I analyze macroeconomic issues from a fundamental perspective, and I analyze market behavior from a technical perspective. Original macroeconomic analysis can be found here and both macro analysis and commentary can be found on my Caps blog. If you like or appreciate my analysis, please add yourself to my Following List

Monday, February 21, 2011

The BPSPX and the Secular Bear Count

My friend Columbia recently put up an excellent observation on the BPSPX (http://elliottwavetrendsandcharts.com/wordpress/?p=331). I have been messing around with a long term BPSPX chart of my own. And recent market action is forecasting an important development (assuming my large count theory is even remotely right).


1) Not All Five-Wave Moves Are Impulses: A Short Treatise on Elliott Wave
2) Another Impulse Wave Study: A Look at the 1974-1975 Low and Rally
3) Historical Count: 2002-2007
4) Five-Wave Structures Revisited: The Identification of an Impulse Wave
5) The Large Count with Historical Perspective
6) The Large Count with Historical Perspective (Part 2)
7) Macro Thoughts and Observations. Is the Bear Market Dead? Is this the Start of a new Secular Bull Market?
8) Bear Market Momentum Internals: Examination of Moving Average 'Price Stretching'
9) Lessons (To Be) Learned... again.
10) Secular Bear Market Projection in Historical Context
11) Wave Speeds and Log Charts (and No, the large count is still not an impulse)

There are three major observations that I have made with my analysis

1) The P2 count is (mostly) dead. It is still technically possible for the SPX, although many major indices have already invalidated it by making higher highs than the 2007 peak. As soon as the April peak was taken out, I abandoned that count (in November). For more of my reasoning on that, see beginning of this post: Macro Thoughts and Observations. Is the Bear Market Dead? Is this the Start of a new Secular Bull Market?

2) The secular bull market count is invalid (i.e. we do not have a major impulse up starting from the March 2009 low). See references #1, #2, #4, #5, and #11 above for (much) more detail on this.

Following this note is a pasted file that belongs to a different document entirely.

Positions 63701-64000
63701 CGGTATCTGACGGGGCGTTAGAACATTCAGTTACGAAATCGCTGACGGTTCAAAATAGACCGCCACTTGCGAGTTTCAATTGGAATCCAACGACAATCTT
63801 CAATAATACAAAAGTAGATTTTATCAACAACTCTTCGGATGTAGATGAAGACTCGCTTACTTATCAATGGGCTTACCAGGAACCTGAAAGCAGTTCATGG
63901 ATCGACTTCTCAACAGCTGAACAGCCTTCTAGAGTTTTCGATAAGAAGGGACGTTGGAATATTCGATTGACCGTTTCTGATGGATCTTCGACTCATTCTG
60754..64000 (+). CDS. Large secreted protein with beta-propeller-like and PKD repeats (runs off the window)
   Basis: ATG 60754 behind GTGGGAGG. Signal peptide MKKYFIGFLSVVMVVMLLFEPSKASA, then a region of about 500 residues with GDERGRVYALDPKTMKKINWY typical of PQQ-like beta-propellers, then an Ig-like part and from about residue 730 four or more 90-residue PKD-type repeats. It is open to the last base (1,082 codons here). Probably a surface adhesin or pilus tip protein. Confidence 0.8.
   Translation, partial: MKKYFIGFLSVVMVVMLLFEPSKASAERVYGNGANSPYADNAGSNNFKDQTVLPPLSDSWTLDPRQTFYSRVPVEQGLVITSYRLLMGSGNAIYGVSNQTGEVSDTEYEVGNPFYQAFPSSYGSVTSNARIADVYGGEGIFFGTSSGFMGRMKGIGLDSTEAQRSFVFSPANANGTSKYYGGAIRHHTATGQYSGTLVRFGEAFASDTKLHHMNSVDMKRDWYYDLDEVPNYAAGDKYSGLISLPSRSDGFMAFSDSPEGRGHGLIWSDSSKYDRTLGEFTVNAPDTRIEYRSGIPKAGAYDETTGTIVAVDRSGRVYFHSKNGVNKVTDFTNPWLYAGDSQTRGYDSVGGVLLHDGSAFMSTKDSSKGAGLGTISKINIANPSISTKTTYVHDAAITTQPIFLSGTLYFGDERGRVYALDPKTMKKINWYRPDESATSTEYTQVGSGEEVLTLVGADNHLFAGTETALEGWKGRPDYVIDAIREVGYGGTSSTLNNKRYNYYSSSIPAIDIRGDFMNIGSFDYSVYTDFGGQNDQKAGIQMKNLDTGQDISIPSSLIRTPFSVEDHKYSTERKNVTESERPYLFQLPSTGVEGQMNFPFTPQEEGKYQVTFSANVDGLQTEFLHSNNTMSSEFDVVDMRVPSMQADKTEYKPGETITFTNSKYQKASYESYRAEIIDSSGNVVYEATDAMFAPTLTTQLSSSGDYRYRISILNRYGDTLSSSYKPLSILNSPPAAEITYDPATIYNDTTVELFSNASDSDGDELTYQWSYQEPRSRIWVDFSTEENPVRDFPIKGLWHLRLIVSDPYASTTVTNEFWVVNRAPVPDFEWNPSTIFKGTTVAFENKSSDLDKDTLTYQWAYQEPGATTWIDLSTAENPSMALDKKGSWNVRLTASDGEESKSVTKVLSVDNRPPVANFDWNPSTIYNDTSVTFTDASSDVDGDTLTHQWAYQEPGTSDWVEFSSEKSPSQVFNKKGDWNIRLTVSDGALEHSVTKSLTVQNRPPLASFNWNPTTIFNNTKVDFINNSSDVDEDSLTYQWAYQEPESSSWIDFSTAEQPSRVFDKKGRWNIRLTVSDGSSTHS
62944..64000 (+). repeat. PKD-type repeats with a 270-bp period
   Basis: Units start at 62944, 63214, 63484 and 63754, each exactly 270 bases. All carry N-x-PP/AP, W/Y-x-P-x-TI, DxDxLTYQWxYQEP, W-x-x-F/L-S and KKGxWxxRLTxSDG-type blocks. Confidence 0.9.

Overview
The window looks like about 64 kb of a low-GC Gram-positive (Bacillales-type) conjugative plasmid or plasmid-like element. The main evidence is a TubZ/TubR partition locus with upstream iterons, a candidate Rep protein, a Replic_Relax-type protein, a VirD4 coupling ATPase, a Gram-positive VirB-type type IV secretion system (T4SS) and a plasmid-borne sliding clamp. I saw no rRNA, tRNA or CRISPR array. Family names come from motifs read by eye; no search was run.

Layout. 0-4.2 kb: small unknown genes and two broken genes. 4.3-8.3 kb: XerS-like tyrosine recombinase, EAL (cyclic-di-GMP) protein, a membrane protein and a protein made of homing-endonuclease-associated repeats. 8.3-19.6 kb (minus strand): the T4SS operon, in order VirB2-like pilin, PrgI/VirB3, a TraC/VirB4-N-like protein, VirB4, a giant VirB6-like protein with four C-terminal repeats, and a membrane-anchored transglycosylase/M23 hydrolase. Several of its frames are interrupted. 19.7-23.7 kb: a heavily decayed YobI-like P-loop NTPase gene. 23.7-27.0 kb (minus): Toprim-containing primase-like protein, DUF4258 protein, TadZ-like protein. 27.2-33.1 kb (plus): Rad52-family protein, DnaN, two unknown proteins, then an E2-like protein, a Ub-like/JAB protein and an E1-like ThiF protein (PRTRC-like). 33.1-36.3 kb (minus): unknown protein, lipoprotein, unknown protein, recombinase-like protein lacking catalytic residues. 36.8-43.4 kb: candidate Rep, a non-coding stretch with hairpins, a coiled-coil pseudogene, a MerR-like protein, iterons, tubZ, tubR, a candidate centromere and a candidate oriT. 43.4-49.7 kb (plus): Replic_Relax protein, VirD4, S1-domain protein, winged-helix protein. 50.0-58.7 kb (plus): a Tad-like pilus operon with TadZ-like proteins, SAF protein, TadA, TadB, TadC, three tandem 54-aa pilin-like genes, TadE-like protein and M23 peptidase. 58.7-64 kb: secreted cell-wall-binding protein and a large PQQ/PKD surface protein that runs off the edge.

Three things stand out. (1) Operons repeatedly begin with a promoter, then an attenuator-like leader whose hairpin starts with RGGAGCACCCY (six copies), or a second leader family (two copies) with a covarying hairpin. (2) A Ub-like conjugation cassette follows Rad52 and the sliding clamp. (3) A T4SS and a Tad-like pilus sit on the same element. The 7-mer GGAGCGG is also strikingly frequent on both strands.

3) The count is significantly more complicated that I think most are assuming. I have seen either a "major" (decades long) top call here, or the resumption of a "Fed-induced" inflation rally. I think both really miss the mark.

I have been studying market internals with respect to this rally and comparing it to 2002-2007 (which I think is a *very* relevant comparison wave). My studies have led me to compare this current secular bear to the 1966-1975 bear market. Not only because I believe they are both 4th waves (I believe 1966-1975 was a Cycle Degree 4th wave and the current secular bear is a SuperCycle 4th wave: Secular Bear Market Projection in Historical Context), but also because the internal wave structures and the wave momentum characteristics are remarkably similar.

From Bear Market Momentum Internals: Examination of Moving Average 'Price Stretching':

The 1966-1975 Bear Market:

The 2000-20xx Bear Market:

This leads me to my BPSPX (Bullish Percentage of SPX stocks) observations. My BPSPX study goes hand in hand with my 'price stretching' study above.

First, here is the chart and I will discuss observations below:


A) This is yet another reason why I don't think a 'major' top is occurring here (i.e. the end of P2). The BPSPX this week made its highest reading ever. But we can clearly see from the last two major peaks that the BPSPX does not peak at the end of a rally. It peaks well before the end (usually by a couple of years).

This very much goes in line with all of the sentiment surveys, and the people interpreting them saying "major bullish sentiment is the sign of a top!". While it is true that bullish sentiment accompanies tops, simply because we have bullish sentiment doesn't mean we have a top. Right now we are in the phase of 'it takes bulls to make a bull market' (as Guy Lerner points out). So I am much more inclined to see bullish sentiment as a coincident indicator rather than a contrarian indicator. There will be a time in the future when other drivers are in divergence (such as analysts estimates compared to actual earnings) and this does eventually become a contrarian indicator again. But (IMO) that time is not now.

So based on the behavior of the last two major market tops, the BPSPX is saying that this is likely not a major market top. The VIX is also saying the same thing: The VIX and Market Tops and Bottoms

B) The BPSPX (during 2002-2007) peaked at the end of the first leg of the rally, right before a consolidation period. And I think a similar setup is now occurring.

Many want to see the A-B-C type move from 2009-now as a 'complete' wave. But I think that is incorrect. I think it is simply the first phase of a larger move. I think the corollary is the 2002-2007 wave. But whereas the 2002-2007 was a Primary Degree Wave (Primary B of Cycle W), I think the current wave is a Cycle Degree Wave (Cycle Degree X of SuperCycle 4). As such, the wave structures will be larger and take longer in comparison. We saw the exact same behavior in Cycle Degree 4 (1966-1975. Look at Intermediate X of Primary W in comparison to Primary X. Same basic shape and wave characteristics, but Primary X was larger and took longer to complete [as expected]).

C) Nobody (well, maybe the minority) is expecting this. Again, I see mostly major top calls or a huge continuation of the rally to 1400-1500 (or higher!) in the current leg of the rally. I have seen very few calls for a consolidation for a year or so. Yet, I think that is exactly what we will get.

So my theory either has the contrarian edge ... or it is complete garbage :)
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